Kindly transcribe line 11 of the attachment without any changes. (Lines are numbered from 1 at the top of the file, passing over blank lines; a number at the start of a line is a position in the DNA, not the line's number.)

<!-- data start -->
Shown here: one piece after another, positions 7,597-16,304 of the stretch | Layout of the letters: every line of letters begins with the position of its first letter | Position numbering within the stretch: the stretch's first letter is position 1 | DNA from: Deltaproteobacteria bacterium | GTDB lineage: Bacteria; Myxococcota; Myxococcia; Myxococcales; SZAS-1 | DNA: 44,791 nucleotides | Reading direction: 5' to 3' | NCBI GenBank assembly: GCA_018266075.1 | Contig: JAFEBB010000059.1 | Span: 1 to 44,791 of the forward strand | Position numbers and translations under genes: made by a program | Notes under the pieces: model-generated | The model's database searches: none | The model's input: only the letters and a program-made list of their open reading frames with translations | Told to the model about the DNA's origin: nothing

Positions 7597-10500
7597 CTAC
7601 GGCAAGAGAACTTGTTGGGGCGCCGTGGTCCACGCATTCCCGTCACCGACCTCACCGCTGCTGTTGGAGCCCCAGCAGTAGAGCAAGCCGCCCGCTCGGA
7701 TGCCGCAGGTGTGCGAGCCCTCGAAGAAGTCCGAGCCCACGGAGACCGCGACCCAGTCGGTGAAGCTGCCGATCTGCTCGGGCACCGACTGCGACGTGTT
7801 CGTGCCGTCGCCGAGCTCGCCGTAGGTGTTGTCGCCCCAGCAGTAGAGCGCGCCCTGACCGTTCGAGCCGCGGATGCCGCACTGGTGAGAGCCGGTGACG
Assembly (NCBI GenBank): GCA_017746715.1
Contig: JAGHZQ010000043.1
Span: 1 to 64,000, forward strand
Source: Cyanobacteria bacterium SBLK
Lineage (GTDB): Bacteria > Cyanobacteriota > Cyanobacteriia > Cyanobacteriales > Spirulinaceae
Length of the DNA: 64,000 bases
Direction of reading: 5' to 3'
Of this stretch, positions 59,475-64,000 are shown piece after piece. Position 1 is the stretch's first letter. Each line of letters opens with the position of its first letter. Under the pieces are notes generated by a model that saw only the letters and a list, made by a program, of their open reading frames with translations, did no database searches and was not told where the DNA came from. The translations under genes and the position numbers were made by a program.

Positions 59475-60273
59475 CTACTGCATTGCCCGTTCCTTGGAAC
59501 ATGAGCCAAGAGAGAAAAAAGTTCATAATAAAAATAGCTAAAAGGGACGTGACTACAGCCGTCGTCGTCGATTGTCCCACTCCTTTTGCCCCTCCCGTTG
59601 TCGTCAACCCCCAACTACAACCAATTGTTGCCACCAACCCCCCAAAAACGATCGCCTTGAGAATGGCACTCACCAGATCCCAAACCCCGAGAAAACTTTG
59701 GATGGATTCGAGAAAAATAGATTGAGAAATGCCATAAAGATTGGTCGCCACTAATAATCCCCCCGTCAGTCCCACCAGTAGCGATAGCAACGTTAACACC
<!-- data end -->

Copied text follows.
Lineage (GTDB): Bacteria > Cyanobacteriota > Cyanobacteriia > Cyanobacteriales > Spirulinaceae